In twenty years of involvement with community theatre, we’ve heard countless stories like that: kids who didn’t quite fit in anywhere else finding their voice and their passion on stage; adults who always wanted to give acting a try but never did until there was a nearby outlet; people of all ages who found a welcoming community of theatre enthusiasts who valued their contributions and their friendship. The father’s experience as an audience member also echoes much of what we’ve heard from local theatre goers: many of them didn’t know how fun and entertaining live theatre could be until it was regularly accessible in their community. Add to that, the thousands of students who had their first exposure to live theatre at one of the daytime shows staged exclusively for local school children at the Latta and I think you will see where I am going with this article.
There is a tendency in community development circles to see local theatre programs as extraneous to the “real work” of community building; it’s better to have one than not, but it’s really not essential. I remember hearing an economic development professional attempt to praise a theatre company in his region by saying, “Hey, not everybody can play sports, so we appreciate the theatre program offering kids an alternative.” He meant well, and it’s always good when someone recognizes inherent value in the arts, but that statement betrays a pitiful lack of understanding. He made it sound like people only do theatre because they can’t do sports; they would really prefer to be a pitcher or a quarterback, but they settle for a role in a play because they didn’t make the team. I used the example of the young man and appreciative father Joanna and I encountered to illustrate a point. The son was athletically gifted and had experienced success in organized team sports, but found more meaning and fulfillment in the arts. Theatre was not his second choice, it was the place he experienced affirmation through interaction with other creative people who helped his family recognize the transformative power of community building through the arts. If it’s a healthy, well rounded community we are after, that sounds pretty essential to me.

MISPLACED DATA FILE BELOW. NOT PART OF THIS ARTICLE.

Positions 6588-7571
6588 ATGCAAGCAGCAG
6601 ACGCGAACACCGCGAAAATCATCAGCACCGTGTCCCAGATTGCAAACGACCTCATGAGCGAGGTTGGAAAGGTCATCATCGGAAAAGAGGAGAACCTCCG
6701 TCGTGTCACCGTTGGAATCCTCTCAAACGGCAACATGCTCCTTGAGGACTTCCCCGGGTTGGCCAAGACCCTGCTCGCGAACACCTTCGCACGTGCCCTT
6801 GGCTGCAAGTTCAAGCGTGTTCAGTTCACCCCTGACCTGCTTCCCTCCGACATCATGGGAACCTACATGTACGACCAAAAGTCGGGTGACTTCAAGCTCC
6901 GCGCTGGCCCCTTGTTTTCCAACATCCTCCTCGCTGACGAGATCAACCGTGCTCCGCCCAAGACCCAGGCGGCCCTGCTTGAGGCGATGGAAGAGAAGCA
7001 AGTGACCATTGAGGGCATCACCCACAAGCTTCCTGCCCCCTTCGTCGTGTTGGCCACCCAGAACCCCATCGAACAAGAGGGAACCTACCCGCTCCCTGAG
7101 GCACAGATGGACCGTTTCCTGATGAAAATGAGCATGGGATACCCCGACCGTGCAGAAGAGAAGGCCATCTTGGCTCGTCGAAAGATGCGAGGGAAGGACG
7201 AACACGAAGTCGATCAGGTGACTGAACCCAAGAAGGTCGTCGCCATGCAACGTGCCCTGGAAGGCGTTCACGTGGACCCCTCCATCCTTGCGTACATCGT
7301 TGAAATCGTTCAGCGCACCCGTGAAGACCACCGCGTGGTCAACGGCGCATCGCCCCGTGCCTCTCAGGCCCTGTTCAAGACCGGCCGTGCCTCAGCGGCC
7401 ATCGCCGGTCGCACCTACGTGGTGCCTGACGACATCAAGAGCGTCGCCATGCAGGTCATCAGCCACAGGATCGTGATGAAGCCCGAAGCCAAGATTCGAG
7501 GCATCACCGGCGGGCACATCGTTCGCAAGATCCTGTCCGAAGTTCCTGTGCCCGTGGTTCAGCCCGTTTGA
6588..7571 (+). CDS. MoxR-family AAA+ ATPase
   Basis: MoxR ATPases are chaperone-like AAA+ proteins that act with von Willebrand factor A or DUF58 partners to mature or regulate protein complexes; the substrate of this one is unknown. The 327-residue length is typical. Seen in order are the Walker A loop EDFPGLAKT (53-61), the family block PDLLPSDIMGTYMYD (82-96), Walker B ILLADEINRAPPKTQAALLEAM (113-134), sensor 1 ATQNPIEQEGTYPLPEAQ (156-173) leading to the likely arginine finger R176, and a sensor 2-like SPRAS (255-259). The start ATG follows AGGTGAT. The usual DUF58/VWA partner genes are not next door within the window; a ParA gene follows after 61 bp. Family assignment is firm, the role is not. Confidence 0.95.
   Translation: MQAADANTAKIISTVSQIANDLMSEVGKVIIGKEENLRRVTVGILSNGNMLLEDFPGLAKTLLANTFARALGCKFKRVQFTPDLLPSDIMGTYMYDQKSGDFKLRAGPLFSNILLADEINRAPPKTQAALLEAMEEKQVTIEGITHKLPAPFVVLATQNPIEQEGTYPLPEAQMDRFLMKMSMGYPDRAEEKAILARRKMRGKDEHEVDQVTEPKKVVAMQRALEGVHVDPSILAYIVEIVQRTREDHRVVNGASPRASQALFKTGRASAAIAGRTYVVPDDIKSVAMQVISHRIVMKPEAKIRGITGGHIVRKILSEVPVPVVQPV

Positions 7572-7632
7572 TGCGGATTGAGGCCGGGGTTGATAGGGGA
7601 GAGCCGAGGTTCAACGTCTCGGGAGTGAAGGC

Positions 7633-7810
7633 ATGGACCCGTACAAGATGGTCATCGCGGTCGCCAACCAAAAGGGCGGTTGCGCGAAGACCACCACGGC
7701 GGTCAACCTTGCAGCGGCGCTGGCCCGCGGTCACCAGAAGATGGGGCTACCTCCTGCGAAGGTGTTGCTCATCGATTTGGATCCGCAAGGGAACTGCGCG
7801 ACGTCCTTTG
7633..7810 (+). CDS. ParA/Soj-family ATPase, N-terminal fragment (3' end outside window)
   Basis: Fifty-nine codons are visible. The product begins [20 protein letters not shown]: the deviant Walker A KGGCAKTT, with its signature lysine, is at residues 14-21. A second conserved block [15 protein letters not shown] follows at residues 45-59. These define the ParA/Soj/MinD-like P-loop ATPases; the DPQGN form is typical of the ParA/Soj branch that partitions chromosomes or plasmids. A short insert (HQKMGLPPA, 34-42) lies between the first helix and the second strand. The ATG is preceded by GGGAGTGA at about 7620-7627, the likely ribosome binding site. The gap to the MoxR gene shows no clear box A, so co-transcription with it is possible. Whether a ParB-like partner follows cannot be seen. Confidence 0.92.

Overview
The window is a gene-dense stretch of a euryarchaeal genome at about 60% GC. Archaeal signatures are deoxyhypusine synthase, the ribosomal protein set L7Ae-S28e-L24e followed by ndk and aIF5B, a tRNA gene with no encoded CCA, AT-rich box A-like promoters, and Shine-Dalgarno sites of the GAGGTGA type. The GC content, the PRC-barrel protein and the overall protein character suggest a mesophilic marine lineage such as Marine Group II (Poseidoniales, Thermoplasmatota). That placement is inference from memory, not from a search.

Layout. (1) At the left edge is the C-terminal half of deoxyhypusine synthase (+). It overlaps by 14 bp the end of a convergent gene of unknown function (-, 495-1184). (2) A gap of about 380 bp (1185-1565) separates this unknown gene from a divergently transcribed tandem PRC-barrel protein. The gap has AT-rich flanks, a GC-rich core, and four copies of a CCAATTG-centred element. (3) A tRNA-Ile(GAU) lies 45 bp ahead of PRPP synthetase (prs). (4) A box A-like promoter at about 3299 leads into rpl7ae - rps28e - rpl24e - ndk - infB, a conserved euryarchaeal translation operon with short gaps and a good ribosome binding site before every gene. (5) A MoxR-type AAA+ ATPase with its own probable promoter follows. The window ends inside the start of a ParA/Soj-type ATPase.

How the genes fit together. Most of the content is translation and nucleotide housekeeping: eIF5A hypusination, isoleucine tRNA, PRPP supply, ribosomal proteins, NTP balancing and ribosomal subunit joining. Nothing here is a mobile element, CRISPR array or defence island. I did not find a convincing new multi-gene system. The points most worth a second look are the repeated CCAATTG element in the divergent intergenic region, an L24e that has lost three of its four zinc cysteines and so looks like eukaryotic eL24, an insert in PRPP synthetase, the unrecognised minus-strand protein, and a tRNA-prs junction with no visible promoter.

Arts in McNairy’s community theatre program has offered this region high quality, local entertainment for two decades now. Along the way adults, teens and children have acquired valuable skills in acting, directing, costuming, set design, technical production and theatre management. They have experienced the challenges of late nights and long weekends in the theatre working in concert with dozens of volunteers to bring a finely tuned production to stage and the joys of thunderous applause at the closing curtain. Audiences have enjoyed lavish Broadway musicals and austere, minimalist theatre; intense drama and side splitting comedy; original play debuts and stage adaptations from the canon of western literature; adult dinner theatre and one act plays produced, acted and directed by local youth; and the list goes on and on.
If there is one thing we’ve learned over the years, it’s that a robust community theatre program is more than a few people getting together to occasionally memorize and recite some lines. It’s an economic engine that pulls thousands of dollars into our local economy each year. It’s a springboard for building confidence, acquiring life skills, and enhancing academic performance for our kids. It’s a framework for exploring and understanding the wider world while bringing inspiring stories to life with and for your neighbors. It is life-changing for many individuals and, don’t let anyone kid you, it is community building of the highest order.
So, as we emerge from the shadow of a pandemic, when it’s safe to gather in large groups again, do yourself a favor and come to an audition, buy a season ticket, or just attend a show or two. You’ll be glad you did and it will be encouraging for those who work so hard to provide live, local arts and entertainment options. They do it for you, you know? It’s called community theatre for a reason.